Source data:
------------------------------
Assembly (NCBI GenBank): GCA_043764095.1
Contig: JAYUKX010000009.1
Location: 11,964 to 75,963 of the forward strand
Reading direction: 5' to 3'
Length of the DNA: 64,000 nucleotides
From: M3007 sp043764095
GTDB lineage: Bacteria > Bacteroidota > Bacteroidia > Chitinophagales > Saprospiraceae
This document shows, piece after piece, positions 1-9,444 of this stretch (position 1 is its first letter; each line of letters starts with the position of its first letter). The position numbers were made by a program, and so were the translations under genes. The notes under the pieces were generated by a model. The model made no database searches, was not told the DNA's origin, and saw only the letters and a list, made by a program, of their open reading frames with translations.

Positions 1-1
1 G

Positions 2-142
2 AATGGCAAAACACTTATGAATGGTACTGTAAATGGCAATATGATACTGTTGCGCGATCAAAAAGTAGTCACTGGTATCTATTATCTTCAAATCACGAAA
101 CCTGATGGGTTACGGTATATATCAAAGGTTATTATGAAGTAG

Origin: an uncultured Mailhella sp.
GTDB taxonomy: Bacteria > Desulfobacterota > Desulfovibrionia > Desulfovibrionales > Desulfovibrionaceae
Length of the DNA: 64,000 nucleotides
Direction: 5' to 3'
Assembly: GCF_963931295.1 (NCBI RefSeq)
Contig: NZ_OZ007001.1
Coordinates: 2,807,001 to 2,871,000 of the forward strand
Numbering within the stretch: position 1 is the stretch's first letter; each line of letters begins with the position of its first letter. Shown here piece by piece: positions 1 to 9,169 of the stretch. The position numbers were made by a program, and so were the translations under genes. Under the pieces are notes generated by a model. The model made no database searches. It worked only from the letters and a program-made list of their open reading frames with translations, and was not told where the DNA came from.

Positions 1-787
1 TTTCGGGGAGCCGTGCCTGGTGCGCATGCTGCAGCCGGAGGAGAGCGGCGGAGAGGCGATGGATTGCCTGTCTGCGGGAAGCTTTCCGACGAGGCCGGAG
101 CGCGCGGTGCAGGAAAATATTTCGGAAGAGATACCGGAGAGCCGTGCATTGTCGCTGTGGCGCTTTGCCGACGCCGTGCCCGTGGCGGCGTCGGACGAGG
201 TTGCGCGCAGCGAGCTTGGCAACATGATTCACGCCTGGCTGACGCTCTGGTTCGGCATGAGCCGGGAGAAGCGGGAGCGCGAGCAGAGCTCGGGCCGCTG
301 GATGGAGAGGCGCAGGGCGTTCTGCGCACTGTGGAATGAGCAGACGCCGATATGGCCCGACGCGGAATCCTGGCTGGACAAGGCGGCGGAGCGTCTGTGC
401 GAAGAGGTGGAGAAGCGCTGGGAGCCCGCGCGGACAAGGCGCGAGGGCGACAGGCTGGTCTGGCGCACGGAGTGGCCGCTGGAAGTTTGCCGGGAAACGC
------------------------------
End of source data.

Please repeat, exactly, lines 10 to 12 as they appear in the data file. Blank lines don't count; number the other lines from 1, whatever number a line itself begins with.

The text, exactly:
1 G

Positions 2-142
2 AATGGCAAAACACTTATGAATGGTACTGTAAATGGCAATATGATACTGTTGCGCGATCAAAAAGTAGTCACTGGTATCTATTATCTTCAAATCACGAAA